Molecular Simulations of Kinetic-Friction Modification in Nanoscale Fluid Layers

Matthew R. Farrow, Alexandros Chremos, Philip J. Camp, Steven G. Harris, Raymond F. Watts

Research output: Contribution to journalArticlepeer-review

Abstract

Molecular simulations are used to explore kinetic-friction modification in nanoscale fluid layers of oil and additive confined between sheared parallel walls. The molecules are represented by coarse-grained bead-spring models that reflect the essential solvophilic and solvophobic natures of the chemical groups. The degree of friction modification is surveyed as a function of wall separation, sliding velocity, additive molecular weight and architecture, and oil-additive composition. As a rule, the kinetic-friction coefficient is found to increase first linearly and then logarithmically with increasing sliding velocity. From the results for different additive molecules, some subtle but systematic effects are found that point towards an optimum molecular weight and architecture.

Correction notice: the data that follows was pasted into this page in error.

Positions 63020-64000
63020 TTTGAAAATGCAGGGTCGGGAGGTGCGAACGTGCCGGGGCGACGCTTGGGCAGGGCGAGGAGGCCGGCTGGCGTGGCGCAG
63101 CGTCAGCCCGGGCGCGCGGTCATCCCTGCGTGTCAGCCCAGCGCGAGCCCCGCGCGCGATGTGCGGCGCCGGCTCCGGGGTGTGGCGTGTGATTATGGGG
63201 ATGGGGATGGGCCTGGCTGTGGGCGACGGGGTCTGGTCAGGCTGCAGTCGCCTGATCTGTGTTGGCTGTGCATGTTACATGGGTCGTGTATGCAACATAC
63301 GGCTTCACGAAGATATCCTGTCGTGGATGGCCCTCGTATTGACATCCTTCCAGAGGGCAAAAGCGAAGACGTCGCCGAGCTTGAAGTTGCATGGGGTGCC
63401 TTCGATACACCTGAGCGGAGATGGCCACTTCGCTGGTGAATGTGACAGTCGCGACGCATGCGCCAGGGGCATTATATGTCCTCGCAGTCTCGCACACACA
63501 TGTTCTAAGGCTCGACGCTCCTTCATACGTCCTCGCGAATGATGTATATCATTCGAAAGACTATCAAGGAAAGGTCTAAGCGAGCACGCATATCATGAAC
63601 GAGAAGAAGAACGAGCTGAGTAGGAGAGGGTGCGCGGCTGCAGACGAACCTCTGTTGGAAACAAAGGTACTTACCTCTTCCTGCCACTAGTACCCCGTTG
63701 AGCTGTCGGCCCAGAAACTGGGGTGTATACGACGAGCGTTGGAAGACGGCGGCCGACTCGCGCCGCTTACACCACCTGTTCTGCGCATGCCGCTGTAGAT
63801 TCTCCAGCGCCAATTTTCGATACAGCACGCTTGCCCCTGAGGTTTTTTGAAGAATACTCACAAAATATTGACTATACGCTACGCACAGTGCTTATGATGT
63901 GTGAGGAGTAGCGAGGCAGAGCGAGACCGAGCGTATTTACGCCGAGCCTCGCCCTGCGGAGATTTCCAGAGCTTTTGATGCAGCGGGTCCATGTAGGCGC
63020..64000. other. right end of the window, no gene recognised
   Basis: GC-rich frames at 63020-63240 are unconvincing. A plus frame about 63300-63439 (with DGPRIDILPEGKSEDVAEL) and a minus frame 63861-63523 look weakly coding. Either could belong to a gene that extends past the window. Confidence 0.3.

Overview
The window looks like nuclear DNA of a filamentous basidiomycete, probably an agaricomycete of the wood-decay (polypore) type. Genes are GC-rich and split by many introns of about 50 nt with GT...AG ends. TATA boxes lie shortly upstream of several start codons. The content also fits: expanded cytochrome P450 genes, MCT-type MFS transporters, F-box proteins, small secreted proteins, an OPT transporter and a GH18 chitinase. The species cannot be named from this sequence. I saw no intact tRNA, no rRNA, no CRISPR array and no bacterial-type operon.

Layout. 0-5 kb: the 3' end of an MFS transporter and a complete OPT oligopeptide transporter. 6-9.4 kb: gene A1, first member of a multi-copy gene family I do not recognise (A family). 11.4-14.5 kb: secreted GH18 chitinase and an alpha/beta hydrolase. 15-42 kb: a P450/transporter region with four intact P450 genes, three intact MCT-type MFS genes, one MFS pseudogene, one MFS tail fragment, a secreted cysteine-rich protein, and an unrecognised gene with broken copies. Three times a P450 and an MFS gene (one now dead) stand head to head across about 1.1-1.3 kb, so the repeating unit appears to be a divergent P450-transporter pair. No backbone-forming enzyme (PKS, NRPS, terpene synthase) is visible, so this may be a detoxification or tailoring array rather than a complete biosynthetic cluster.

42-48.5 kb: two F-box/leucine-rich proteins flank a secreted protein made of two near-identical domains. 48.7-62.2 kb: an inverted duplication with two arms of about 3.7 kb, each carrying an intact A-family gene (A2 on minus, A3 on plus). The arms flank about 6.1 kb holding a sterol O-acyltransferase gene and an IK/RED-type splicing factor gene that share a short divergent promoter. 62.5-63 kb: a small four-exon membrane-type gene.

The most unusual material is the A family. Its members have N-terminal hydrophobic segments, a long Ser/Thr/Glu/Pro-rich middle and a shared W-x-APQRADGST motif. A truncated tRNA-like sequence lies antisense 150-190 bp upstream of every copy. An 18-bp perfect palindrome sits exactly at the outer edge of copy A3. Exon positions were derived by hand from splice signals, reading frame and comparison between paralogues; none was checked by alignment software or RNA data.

Original languageEnglish
Pages (from-to)325-337
Number of pages13
JournalTribology letters
Volume42
Issue number3
DOIs
Publication statusPublished - Jun 2011

Keywords

  • Automotive
  • Dynamic modelling
  • Friction modifiers
  • DYNAMICS SIMULATION
  • STATIC FRICTION
  • ROCK FRICTION
  • ADDITIVES
  • POLYMERS
  • SHEAR
  • SLIP
  • INTERFACES
  • FORCES
  • ORIGIN

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